Google’s Chrome OS has been in public circulation for over six months in the form of Chromium, and is now available bundled with hardware as “Chromebooks” from Samsung and Acer have hit the market. The single function computing platform has caused quite a stir concerning its lackluster power and prowess when compared to the likes of machines running Windows, Apple’s OS X or even iOS and Android devices.
So, how is Google splitting their focus between two separate operating systems?
I love the cloud. Last month I factory-reset my phone, and all my emails and Market-bought apps downloaded back on to it automatically. When I switch computers, Chrome will set itself up with all my bookmarks and passwords. And I don’t know what I’d do without Evernote giving me remote access to every thought I’ve written down and website I’ve clipped over the past few years.
The cloud is fantastic — and yet it’s flawed. What happens if I need to read something stored there while I’m on a long underground journey? Or if I’ve got a 300MB file but am on a slow Internet connection? Or when the server storing my entire MP3 collection goes down? Sometimes you can’t beat portable storage. But I don’t want to carry a USB hard drive around with me all the time…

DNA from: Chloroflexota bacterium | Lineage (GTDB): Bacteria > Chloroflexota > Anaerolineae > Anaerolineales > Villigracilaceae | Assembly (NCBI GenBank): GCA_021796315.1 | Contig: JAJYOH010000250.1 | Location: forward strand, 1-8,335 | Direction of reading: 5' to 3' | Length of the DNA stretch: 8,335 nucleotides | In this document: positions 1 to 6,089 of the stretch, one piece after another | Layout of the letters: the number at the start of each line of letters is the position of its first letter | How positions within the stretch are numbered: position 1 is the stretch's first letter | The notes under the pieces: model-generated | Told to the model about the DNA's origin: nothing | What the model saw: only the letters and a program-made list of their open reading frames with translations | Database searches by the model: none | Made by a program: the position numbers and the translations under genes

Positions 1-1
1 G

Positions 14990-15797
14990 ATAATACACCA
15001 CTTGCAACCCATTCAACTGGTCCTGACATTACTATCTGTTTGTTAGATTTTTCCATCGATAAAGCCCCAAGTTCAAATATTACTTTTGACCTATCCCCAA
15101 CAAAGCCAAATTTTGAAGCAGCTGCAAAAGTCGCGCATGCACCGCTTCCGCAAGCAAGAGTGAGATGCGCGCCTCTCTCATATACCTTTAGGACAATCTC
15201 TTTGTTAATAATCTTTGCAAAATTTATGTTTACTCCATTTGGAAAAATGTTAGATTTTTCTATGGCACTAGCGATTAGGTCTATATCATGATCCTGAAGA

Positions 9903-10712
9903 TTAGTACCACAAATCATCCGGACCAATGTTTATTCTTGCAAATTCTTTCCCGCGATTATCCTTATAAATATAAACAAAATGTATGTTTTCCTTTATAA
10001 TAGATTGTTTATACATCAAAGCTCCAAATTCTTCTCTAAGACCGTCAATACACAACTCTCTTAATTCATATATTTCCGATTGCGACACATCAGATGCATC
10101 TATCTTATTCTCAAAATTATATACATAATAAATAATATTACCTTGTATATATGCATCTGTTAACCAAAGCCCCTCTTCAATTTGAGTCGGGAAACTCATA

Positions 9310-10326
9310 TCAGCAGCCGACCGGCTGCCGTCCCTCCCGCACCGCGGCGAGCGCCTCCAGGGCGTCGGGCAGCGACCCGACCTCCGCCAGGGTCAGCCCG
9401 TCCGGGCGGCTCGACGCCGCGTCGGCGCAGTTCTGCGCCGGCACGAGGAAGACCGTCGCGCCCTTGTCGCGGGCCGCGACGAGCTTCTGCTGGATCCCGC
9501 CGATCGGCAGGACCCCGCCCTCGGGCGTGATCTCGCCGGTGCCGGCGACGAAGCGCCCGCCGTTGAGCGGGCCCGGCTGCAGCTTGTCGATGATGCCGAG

Enter the Atrix. (more…)
2011 has been a big year for Android. Okay, I’ll admit that it’s not even March yet but with Mobile World Congress and CES, a lot of the big announcements have been made by phone manufacturers. Sure, there’ll be new phones throughout the year but with so many groundbreaking announcements already, it wouldn’t be right to go ahead without rounding them up.
In the last two months, Android’s main adopters have already released or announced a whole range of new tables, dual-core phones, 3D devices, and even one phone with dual touch screens for better multitasking. (more…)